The following stanza bolsters the historical comparison between today and the days of Apollo, specifically with the reference to the upcoming 51st anniversary of the Apollo 11 landing, which put Neil Armstrong and Buzz Aldrin on “Selene’s Tranquil Sea” — on the moon’s Mare Tranquillitatis, or “Sea of Tranquility.” The reference to Selene, the Greek goddess of the moon, furthers the connection to Apollo, the Greek god of Sun and Light (NASA’s upcoming return mission to the moon is named Artemis in honor of the twin sister of Apollo, who is also associated with the moon). Beyond nodding to NASA nomenclature, the allusion to Greek mythology serves to illustrate both how far we have come and yet how little we have changed as a species since the time of the Ancient Greeks — we are still driven by an inexplicable curiosity to discover the workings of the universe and our place in it, and in many ways, we are still wrestling with the persistent problems of inequality and discrimination as our foregone counterparts. The “thirty billion miles” refers to the total distance traveled by the Earth in the 18,581 days from Apollo 11 to Demo-2, again highlighting how even though we have gone through much since 1969, we are fundamentally similar to how we are today. Tides wax and wane, and so too does the shore take its shape from the incessant sculpting of the sea; yet still the shore is the shore, and the sea is the sea — each constant and forever changing.

Stanzas 3-5 capture the paradoxical temporal disparity in both the stretching and compressing of time as everything in those final ten seconds before launch slows to almost a standstill in anticipation; furthermore, the separation and shortened length of the stanzas accentuates the jolting of the launch as the poem abruptly transitions from a five-line, flowing and contemplative stanza to three two-line stand-alone stanzas immortalizing a snapshot of the moment and its accompanying emotions.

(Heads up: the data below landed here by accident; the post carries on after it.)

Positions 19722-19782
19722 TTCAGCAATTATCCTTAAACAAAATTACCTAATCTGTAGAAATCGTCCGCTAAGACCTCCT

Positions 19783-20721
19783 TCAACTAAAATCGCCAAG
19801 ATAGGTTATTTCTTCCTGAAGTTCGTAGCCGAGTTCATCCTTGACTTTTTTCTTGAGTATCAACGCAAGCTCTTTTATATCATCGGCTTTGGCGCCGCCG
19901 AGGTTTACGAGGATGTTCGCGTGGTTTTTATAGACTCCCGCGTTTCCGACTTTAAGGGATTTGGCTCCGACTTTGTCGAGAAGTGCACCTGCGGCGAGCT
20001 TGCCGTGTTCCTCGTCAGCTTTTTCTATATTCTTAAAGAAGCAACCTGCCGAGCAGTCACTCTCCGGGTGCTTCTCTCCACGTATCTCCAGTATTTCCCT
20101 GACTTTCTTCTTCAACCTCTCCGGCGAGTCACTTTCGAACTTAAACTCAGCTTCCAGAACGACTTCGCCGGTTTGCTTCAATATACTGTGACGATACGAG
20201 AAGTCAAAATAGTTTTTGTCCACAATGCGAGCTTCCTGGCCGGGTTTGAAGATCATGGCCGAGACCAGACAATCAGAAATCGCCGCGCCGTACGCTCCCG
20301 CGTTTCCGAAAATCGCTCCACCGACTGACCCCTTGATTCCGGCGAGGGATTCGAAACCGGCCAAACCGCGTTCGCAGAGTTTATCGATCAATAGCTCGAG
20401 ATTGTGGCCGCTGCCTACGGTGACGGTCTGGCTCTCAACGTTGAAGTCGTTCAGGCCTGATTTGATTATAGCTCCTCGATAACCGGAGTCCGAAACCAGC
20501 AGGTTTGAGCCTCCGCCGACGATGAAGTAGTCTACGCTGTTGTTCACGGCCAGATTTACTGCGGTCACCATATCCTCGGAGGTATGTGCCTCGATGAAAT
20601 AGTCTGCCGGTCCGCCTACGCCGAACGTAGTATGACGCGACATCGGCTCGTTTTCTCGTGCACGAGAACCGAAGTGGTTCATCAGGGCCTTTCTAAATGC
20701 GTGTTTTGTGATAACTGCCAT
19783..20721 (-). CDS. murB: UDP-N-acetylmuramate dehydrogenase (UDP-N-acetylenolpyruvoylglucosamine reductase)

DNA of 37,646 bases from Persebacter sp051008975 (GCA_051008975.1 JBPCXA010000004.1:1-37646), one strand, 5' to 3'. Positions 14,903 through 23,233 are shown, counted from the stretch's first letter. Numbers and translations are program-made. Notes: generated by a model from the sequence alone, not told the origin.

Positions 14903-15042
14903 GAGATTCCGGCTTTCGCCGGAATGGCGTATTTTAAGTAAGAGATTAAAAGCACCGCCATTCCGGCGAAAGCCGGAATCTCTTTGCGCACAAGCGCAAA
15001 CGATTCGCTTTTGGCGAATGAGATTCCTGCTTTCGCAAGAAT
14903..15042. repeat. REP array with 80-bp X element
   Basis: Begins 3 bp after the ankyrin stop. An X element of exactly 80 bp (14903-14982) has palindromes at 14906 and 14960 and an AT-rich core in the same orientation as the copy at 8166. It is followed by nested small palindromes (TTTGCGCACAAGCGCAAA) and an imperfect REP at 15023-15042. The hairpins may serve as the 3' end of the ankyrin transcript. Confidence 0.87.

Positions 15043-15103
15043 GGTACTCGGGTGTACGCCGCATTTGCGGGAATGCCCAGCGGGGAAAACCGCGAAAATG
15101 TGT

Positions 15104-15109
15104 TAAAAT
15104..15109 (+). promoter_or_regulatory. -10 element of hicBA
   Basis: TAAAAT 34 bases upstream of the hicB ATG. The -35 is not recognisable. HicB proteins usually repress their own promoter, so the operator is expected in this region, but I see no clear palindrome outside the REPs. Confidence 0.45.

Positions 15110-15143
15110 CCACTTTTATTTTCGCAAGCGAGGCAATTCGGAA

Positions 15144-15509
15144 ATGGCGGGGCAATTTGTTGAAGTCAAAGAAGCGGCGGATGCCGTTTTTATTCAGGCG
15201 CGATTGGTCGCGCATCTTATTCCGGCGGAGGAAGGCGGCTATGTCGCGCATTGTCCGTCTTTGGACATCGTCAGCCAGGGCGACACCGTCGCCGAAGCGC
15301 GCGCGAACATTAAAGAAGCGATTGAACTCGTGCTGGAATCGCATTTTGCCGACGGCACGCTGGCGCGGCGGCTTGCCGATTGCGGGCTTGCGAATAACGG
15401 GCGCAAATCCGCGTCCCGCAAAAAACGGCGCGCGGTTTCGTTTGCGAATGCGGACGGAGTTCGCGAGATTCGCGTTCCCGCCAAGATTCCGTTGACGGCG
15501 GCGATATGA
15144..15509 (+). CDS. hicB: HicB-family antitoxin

Stanza 6 marks a return to the five-line stanzas and, with it, the introduction of a metaphor that slowly gains form in the ensuing lines. I see humanity — from the day the first hominid gazed at the night sky to where we are today with spaceflight a tangible reality — as set upon a path, determined despite all inhibitions to reach the summit of a great peak I call “Mons Vero,” where the sky is clear and the heavy fog of ignorance reigns no more — where we understand everything in the universe as it truly is and at last remove its vaunted veil of mystery; where we shine a candle into the darkness of the Unknown and see as we have never seen before. Mons Vero is Latin for “Mountain of Truth,” and the Latin phrase veritas lux mea, or truth is my light, is applicable to this metaphor and poem because the object of the veritable quest to scale the mountain is to gaze upon the pure light from the cosmos, and we are guided by a candle whose light — albeit obscured by the fog — symbolizes our strive for truth in knowledge and our attempt to understand the heavens with our observations, theories, and models. So, the line “As sky clears” is a double entendre: astronauts Doug Hurley and Bob Behnken’s mission was go-for-launch on their second attempt because the weather had cleared, literally creating a window of opportunity through which the rocket could safely pass with full contact with mission control and other support teams; however, the clearing of the sky in the context of the aforementioned image takes on a new meaning: the Demo-2 launch represents a break in the impenetrable cloud layer pervading our minds and a clearer glimpse into our future.